Do We Really Need a Savior? (Genesis 1-3)

For young children, chocolate bunnies and colorful egg hunts mark Easter. But for many, Easter reminds us of the implications of Jesus Christ’s death and resurrection. Questions arise as we sift through the facts, including:

  • Was Jesus’ death really necessary?
  • Why do people die in the first place?
  • And if God is so good and loving, why is there so much suffering in this world?

Genesis 1-3 brings clarity to these common questions, including our need for a Savior.

Summary of Genesis 1-3

God created a perfect creation in six ordinary days. There was no death. In fact, God looked at His creation and declared it, “very good”.

Then why did death enter the scene?

Our Great, Great, Great (many, many “Greats” . . . .) Grandparents, Adam and Eve, disobeyed God’s command.

(irisheyes2490.deviantart.com) As illustrated with the two trees in Genesis—the tree of the knowledge of good and evil and the tree of life—God repeatedly holds out two options for us throughout the Bible: life or death. Like our ancestors, Adam and Eve, it's an individual decision.

(irisheyes2490.deviantart.com)
As illustrated with the two trees in Genesis—the tree of the knowledge of good and evil and the tree of life—God repeatedly holds out two options for us throughout the Bible: life or death. Like our ancestors, Adam and Eve, it’s an individual decision.

Consequences of Sin

Knowing the consequence of their actions, Adam and Eve took the fruit and ate.

  • Enter painful childbearing (3:16).
  • Enter painful toil (3:17).
  • Enter thorns and thistles (3:18).
  • Enter death (3:19).

Alongside the good and beauty in this world exists suffering and pain. Sin, disobedience to God’s command(s), marred God’s good and perfect creation. And, “the whole creation groans and labors with birth pains together until now” (Romans 8:22). But one day, God will restore His perfect creation, banishing all pain and suffering (Rev. 21:1).

Adam and Eve started this downward spiral of sin and decay. As their descendants, we’ve inherited their sin nature. But before we point our fingers at them, we need to examine our own lives. We are free to make our own choices. And our perfect, holy Creator God—who searches our hearts—has declared: “We, all like sheep, have gone astray, each of us has turned to his own way,” (Isaiah 53:6). Every one of us has rebelled against God’s commands at one point or another (Romans 5:12).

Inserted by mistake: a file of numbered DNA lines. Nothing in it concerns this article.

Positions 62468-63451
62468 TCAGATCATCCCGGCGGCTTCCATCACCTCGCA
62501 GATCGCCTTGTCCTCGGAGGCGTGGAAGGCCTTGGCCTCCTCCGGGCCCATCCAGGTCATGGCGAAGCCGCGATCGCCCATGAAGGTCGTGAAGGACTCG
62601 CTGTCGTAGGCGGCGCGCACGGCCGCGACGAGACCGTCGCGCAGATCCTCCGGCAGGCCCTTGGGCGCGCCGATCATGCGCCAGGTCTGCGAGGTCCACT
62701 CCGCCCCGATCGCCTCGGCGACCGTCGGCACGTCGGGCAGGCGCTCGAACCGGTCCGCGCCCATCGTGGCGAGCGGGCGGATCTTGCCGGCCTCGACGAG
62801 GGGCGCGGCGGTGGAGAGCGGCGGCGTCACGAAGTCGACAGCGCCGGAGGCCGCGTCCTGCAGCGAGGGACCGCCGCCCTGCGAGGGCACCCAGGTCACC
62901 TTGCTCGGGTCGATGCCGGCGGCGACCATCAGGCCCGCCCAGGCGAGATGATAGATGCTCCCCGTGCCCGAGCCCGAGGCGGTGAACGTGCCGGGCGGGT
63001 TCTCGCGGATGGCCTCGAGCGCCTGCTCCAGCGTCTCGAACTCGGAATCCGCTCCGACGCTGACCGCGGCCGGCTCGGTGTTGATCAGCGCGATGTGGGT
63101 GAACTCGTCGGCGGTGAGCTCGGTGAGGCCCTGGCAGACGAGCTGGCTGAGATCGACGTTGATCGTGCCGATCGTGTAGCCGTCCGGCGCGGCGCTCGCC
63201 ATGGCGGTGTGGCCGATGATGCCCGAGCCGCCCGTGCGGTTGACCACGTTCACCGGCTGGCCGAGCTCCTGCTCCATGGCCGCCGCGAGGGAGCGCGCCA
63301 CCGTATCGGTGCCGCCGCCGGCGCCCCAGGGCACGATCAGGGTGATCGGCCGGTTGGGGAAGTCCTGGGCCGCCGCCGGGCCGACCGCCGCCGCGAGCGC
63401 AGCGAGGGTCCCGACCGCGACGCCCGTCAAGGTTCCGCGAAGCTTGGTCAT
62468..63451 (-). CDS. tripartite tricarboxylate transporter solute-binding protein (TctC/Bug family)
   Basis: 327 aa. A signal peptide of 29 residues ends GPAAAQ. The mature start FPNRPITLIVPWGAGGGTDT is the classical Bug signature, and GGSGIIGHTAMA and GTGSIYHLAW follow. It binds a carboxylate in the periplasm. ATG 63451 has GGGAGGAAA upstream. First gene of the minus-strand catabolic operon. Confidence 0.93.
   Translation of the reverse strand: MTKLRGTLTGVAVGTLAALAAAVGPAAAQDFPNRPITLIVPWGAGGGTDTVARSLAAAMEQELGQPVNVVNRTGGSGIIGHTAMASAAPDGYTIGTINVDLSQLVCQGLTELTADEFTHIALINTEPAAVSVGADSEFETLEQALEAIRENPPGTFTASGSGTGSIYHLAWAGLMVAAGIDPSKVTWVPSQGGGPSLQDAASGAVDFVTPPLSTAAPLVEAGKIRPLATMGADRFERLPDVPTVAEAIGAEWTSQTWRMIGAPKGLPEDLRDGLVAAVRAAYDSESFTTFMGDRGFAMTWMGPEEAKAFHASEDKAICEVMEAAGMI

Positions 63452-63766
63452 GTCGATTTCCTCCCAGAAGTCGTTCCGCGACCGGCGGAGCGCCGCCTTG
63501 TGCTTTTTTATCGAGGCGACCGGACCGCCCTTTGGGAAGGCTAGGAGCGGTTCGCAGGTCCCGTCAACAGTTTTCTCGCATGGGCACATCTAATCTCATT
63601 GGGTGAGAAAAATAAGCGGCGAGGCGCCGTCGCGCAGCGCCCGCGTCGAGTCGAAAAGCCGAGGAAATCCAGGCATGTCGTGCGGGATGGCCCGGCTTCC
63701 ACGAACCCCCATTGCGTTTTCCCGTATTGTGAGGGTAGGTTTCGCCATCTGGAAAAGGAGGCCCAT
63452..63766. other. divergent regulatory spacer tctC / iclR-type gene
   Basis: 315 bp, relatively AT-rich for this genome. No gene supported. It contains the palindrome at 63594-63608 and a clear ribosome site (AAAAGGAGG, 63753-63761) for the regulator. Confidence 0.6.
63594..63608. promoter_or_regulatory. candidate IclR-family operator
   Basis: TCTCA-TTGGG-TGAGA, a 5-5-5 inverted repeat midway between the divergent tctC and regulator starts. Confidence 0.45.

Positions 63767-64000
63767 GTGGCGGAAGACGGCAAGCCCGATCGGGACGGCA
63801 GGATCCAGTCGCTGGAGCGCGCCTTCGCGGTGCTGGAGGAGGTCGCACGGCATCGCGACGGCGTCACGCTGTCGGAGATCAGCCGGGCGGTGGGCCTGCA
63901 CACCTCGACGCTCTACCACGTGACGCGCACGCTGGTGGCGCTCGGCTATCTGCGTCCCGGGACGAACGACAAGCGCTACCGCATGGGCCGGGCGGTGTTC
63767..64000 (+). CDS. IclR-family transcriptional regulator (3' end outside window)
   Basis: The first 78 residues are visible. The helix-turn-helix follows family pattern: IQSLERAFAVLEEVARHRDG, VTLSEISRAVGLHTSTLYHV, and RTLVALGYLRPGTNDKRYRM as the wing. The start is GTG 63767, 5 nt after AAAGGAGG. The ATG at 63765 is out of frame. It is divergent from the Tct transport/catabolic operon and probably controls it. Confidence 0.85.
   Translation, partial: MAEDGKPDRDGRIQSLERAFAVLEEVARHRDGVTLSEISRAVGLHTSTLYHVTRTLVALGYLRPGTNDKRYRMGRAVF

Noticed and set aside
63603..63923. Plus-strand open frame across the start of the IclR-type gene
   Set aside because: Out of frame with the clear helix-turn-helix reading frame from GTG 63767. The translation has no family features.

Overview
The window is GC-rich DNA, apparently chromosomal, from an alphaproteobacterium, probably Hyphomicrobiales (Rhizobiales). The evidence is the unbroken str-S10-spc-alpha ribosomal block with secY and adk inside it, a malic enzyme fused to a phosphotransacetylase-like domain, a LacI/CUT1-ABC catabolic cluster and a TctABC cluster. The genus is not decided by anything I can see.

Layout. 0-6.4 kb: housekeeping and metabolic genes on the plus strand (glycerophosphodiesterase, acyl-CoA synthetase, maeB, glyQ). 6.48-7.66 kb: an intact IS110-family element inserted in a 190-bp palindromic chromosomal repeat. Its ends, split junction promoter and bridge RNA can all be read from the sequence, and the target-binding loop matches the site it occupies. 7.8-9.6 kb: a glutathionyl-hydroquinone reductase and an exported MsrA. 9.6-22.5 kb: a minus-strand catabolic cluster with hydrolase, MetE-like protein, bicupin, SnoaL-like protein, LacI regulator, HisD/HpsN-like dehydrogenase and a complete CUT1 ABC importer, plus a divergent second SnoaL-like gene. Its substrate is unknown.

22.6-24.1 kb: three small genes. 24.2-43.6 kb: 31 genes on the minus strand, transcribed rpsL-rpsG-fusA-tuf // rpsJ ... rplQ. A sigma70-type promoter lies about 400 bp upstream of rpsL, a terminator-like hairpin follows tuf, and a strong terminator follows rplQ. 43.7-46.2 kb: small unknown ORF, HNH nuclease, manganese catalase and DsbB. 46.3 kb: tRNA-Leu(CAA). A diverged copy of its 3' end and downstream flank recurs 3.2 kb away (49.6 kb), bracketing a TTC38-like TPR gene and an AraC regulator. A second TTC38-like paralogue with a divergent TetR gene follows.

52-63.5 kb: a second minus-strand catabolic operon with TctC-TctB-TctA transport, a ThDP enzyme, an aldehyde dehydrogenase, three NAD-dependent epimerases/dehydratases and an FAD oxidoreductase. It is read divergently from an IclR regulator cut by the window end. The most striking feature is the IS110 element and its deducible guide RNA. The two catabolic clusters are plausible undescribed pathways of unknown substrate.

Not one of us is worthy to join the Creator of the universe. Romans 3:23 says, “the wages of our sin is death.” This gets uglier, because this death refers to spiritual death: eternal separation from God in hell.

Our holy God will not, (can not), dwell with our rebellious, sinful nature for eternity.

Of the tempter, Satan the serpent, God declared: “I will put enmity between you and the woman, and between your offspring and hers; he will crush your head, and you will strike his heel,” (3:15). “You will strike his heel” refers to Satan’s repeated attempts to defeat Jesus during His time on earth. Fortunately, Jesus didn’t waver. God foreshadowed Satan’s demise and salvation offer through Christ with: “He [Jesus] will crush your head”.

Life in the Blood

After the Fall, God killed an animal(s) to clothe Adam and Eve. But animal blood (bulls and goats) can’t take away our sin. The Israelites later sacrificed animals repeatedly. Why? God gave this picture to summarize what was to come in His Son, Jesus: the Last Adam and final sacrifice (Hebrews 10).

Although God owes us nothing, the sinless 3909dbcb32924b3e374ebadfb81334b2 Jesus—both God and man—stepped down into history and took the death penalty we deserved for our sin. “The LORD has laid on Him the iniquity of us all,” (Isaiah 53:6).

For since death came through a man, the resurrection of the dead comes also through a man. For as in Adam all die, so in Christ all will be made alive,” (1 Corinthians 15:21-22).

Because of Jesus’ great sacrifice on the cross, God offers us His righteousness and new life through faith: “But the gift of God is eternal life in Christ Jesus our Lord,” Romans 6:23.

It’s free for the asking.

Amazing grace, how sweet the sound!

 

2 thoughts on “Do We Really Need a Savior? (Genesis 1-3)

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